I-Team Exclusive: Sen. Reid discusses UFO study

LAS VEGAS - The existence of the UFO study was first reported by the I-Team back in October. That's when a high-ranking intelligence officer in charge of the program quit to take a job with a private company.

Over the weekend, news of Harry Reid's role in the study surfaced in news reports. The senator gave his only on camera interview to the I-Team's George Knapp.

Harry Reid's interest in UFOs dates back to 1989 because that is when George Knapp first had conversations with him on the topic.

In the years since, Reid quietly collected more information, met with scientists, intelligence officials, and other experts, and finally authorized a study that was carried out by a company created by a Las Vegas billionaire.

Since the story broke on Saturday, Reid has been bombarded with media requests, but he gave his only on camera interview to the I-Team.

The release this weekend of videos recorded by military pilots is unusual because, officially, the U.S. government stopped collecting information about UFOs back in 1969, when the Air Force canceled Project Blue Book. But in the decades since, pilots and others continued to encounter technology that is beyond anything known on earth.

Video footage of unidentified aerial phenomenon

"If China, Russia, Japan, other countries are doing this and we're not, then something is wrong because if the technology, as described and the way people see this movement took place in anything we have available to us, it would kill everybody. They couldn't withstand the G-forces. something sitting there, whom, down it goes," says former U.S. Senator Harry Reid.

His interest in UFOs extends back to the 1980s. It was rekindled in the 90s when Reid spoke to senator and former astronaut John Glenn about unknown aerial objects. Reid eventually met in a secure room in the U.S. capitol to ask Senators Daniel Inouye and Ted Stevens if they would authorize funds for a quiet but serious study of UFOs. Both agreed.

I-Team Reporter George Knapp: "Are you glad the story is out?"

Harry Reid: "I'm very glad, because now we have scientific evidence."

Reid says he is proud to have had a hand in kickstarting the Pentagon study, and contrary to some media reports, the information collected was impressive.

"For nearly the next decade, I ran sensitive aerospace identification program focusing on unidentified aerial technologies, it was in this position that I learned the phenomena is indeed real," says Luis Elizondo, To The Stars Academy.

Until three months ago, Elizondo worked directly for the secretary of defense and was the Pentagon's point man for collection of data about mysterious encounters. When he announced in October that he'd been in charge of a 10-year UFO study, the news was largely ignored by mainstream media. Now, it has blossomed into a huge story, in part because Reid acknowledges his own role in getting the funds approved.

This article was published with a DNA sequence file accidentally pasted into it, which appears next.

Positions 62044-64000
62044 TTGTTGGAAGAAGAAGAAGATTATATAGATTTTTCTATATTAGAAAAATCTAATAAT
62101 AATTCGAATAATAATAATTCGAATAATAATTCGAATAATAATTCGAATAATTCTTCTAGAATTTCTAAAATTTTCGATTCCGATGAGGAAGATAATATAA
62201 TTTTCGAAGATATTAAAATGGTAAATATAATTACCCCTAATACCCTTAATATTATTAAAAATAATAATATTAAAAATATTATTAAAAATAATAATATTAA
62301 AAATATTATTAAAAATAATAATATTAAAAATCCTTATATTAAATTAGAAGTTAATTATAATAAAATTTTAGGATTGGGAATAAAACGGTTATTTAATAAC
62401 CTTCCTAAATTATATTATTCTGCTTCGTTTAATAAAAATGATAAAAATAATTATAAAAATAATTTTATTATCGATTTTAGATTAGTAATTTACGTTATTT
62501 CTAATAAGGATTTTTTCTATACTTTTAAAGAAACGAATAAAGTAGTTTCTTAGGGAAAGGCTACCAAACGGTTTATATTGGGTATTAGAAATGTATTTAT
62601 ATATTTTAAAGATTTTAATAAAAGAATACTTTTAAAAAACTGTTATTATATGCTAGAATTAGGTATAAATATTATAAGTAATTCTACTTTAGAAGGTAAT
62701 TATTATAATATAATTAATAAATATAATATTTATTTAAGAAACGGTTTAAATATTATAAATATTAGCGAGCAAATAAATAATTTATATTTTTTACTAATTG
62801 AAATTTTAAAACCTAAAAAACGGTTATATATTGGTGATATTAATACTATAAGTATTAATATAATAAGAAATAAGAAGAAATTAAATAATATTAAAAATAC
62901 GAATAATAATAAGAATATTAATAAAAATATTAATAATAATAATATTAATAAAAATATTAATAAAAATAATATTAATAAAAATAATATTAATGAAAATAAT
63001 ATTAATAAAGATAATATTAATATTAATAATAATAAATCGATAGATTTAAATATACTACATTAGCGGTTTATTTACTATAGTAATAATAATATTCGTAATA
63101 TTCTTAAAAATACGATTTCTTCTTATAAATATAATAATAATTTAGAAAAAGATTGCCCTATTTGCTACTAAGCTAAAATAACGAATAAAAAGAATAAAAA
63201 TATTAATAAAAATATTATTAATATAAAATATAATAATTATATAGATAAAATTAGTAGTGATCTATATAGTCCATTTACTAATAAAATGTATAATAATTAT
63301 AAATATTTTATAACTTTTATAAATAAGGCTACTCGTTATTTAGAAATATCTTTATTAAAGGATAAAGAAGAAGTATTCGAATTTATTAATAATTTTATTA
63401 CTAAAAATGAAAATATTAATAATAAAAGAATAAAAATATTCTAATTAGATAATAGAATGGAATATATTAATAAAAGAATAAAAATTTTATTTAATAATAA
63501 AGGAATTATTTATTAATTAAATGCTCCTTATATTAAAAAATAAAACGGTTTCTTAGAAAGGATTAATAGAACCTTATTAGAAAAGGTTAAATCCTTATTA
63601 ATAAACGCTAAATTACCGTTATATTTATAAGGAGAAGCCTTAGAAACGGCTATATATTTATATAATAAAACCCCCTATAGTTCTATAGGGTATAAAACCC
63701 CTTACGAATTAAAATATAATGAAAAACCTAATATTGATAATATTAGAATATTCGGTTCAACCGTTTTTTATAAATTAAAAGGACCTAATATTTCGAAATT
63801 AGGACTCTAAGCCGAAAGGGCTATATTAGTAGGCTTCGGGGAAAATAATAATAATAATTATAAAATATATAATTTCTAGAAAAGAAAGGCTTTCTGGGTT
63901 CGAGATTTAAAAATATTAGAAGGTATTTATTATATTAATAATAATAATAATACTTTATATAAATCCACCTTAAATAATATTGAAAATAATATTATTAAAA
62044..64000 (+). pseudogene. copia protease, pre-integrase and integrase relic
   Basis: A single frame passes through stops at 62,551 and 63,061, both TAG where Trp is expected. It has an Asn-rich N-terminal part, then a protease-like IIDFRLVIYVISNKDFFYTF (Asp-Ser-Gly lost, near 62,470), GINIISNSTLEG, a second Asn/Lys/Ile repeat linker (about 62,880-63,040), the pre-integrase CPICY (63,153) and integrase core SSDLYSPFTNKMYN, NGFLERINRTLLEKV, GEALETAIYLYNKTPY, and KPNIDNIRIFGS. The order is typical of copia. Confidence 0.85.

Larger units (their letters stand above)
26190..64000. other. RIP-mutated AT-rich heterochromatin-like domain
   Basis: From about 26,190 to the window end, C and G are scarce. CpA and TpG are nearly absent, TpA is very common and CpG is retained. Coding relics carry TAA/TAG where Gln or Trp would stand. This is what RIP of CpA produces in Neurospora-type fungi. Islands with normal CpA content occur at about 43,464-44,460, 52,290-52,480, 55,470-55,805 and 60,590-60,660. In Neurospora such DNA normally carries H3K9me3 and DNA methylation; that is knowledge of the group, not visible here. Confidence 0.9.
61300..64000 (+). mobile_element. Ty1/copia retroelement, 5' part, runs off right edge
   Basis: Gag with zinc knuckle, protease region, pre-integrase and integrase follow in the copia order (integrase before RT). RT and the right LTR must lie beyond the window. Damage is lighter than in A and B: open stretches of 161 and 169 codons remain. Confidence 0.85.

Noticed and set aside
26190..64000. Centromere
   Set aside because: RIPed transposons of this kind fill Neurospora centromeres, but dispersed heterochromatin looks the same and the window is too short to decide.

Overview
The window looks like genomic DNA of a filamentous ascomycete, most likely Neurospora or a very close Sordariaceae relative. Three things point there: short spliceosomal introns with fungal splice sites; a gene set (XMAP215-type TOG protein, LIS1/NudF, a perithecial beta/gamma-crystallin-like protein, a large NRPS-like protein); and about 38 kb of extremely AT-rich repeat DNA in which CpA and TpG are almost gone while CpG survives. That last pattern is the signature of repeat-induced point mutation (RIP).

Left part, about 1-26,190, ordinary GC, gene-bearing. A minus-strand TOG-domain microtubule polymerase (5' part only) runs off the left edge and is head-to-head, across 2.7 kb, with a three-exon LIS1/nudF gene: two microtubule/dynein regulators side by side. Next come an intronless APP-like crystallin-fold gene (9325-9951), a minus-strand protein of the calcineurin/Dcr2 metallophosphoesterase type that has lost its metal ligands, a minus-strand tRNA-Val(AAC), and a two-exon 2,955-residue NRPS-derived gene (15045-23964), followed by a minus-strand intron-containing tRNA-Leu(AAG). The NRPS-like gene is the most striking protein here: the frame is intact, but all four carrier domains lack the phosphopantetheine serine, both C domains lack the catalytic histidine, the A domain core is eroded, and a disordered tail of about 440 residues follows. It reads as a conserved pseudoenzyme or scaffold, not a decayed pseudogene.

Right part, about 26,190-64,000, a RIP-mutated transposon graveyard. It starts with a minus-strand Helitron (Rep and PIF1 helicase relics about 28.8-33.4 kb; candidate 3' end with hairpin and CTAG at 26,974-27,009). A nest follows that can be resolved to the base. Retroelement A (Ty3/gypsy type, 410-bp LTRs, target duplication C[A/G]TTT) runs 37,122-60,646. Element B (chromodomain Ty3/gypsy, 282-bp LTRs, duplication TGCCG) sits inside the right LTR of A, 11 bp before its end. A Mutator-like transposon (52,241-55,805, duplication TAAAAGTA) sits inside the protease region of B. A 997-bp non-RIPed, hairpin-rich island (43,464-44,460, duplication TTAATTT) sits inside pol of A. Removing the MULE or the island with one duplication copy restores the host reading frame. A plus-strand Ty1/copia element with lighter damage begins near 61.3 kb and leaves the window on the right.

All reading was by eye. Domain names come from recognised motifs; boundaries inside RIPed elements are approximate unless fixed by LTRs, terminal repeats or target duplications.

"Even though this was a secure program,we wanted to make sure people couldn't complain about it that it was some sweetheart deal. No, it was put out to bid," Reid says.

The contract was posted for months. The winning bid came from Las Vegas space entrepreneur Robert Bigelow, a billionaire who had funded his own UFO studies for years. Bigelow built secure facilities inside his aerospace company.

At its peak, the study had 46 scientists working at the Nevada facility, writing reports and analyzing data that came in from the military. Rapid response teams were dispatched to the scene of UFO events. Over five years, the project cost a total of 22 million. it wasn't a money maker for Bigelow.

"I'm sure the reason it helped is that he gave the best cost. He was willing to build the infrastructure and build everything on his own because he liked the topic," Reid says.

In some news stories about the UFO study, anonymous staffers say Reid stopped supporting the study because it produced no solid information.

So, why did the study end? Reid and others involved in the project say one factor is that intelligence officials were petrified that someone would find out about it and it would end up on the front page of a newspaper.

And there were other officials who had religious objections.

The I-Team will have more exclusive content Wednesday, including specifics on what was learned during the study, and which UFO incidents were the most unusual. 


 


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